SEC Opens The Pantry, Looking For Clues

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SEC Opens The Pantry, Looking For Clues

SANFORD, N.C. -- The Securities and Exchange Commission (SEC) launched a formal investigation into The Pantry's July 28, 2005 restatement, questioning the company's accounting on a sale-leaseback transaction that dated back to 1999, according to reports on

That restatement triggered an informal investigation that was mentioned in the company's 2005 10-K, a fiscal report. Since then, the investigation became formal, and comment letters between the company and the SEC have been exchanged. The most recent development is a letter to The Pantry, dated July 25, 2006, stating that the SEC has "no further comments at this time," the report stated.

The company's 10-K filing for fiscal 2006 mentions the investigation:

"On July, 28, 2005, we announced that we would restate earnings for the period from fiscal 2000 to fiscal 2005 arising from sale-leaseback accounting for certain transactions. In connection with our decision to restate, we filed a Form 8-K on July 28, 2005. The SEC issued a comment letter to us in connection with the Form 8-K, and we responded to the comments."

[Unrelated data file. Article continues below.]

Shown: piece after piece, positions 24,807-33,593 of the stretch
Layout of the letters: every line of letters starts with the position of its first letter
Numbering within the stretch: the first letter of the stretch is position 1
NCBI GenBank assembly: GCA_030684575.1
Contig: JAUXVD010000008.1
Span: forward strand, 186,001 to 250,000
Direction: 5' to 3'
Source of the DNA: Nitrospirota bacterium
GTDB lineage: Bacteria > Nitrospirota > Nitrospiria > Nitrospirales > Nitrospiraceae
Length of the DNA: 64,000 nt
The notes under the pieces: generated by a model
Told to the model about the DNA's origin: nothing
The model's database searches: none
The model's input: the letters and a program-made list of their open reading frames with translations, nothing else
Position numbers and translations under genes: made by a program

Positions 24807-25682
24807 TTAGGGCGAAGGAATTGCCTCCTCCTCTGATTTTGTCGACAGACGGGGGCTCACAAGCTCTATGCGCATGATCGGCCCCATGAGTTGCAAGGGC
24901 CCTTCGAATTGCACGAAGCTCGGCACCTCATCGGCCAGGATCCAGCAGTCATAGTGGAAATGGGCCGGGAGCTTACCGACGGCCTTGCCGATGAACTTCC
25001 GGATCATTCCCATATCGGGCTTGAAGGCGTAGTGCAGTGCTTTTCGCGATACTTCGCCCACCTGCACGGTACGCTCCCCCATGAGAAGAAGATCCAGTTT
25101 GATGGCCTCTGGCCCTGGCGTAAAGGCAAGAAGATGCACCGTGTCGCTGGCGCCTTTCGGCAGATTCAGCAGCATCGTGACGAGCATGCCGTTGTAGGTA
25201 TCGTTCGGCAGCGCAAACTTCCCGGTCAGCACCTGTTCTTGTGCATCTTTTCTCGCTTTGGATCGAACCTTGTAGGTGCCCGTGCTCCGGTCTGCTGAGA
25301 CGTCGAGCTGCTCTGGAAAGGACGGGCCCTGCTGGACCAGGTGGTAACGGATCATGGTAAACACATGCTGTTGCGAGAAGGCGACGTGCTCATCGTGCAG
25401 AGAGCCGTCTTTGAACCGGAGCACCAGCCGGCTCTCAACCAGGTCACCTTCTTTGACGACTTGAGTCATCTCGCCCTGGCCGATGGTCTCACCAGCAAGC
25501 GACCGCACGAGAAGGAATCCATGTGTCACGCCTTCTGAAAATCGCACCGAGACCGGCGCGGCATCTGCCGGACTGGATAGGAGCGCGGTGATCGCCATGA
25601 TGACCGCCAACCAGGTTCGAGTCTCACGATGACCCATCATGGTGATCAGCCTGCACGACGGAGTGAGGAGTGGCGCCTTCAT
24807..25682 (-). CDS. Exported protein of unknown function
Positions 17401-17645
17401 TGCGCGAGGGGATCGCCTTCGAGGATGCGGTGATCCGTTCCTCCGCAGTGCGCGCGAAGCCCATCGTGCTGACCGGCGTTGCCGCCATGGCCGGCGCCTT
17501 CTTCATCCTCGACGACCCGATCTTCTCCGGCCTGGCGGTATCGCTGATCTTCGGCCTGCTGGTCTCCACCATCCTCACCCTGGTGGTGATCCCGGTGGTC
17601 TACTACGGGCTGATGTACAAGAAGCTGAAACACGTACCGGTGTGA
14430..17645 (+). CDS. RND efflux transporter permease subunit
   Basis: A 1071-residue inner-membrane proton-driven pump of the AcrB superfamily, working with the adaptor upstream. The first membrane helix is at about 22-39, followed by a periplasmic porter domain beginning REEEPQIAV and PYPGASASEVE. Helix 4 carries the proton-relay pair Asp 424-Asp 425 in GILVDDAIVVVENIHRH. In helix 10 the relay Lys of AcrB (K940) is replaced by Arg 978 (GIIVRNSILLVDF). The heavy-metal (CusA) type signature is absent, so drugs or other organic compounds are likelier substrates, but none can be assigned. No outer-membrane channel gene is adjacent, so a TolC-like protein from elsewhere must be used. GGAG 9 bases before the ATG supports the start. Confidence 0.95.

The statement continues, noting that in September 2005, the SEC requested that the company "voluntarily provide certain information to SEC Staff in connection with our sale-leaseback accounting and our decision to restate our financial statements with respect to it." That request was part of an informal investigation described as a "fact-finding inquiry," the company stated.

On the restatement, the company said, "If we fail to maintain an effective system of internal control over financial reporting, we may not be able to accurately report our financial results. As a result, current and potential shareholders could lose confidence in our financial reporting, which would harm business and the trading price of our stock."

The company announced on July 28, 2005 that it intended to restate parts of its prior period financial statements to correct accounting for transactions it described as sale-leaseback transactions. The restatement renamed the transactions as financing transactions, with the assets and related financing obligation carried on the balance sheet.

As a result, approximately $177 million in additional debt was expected to be recorded as of June 30, 2005, with a similar increase in assets.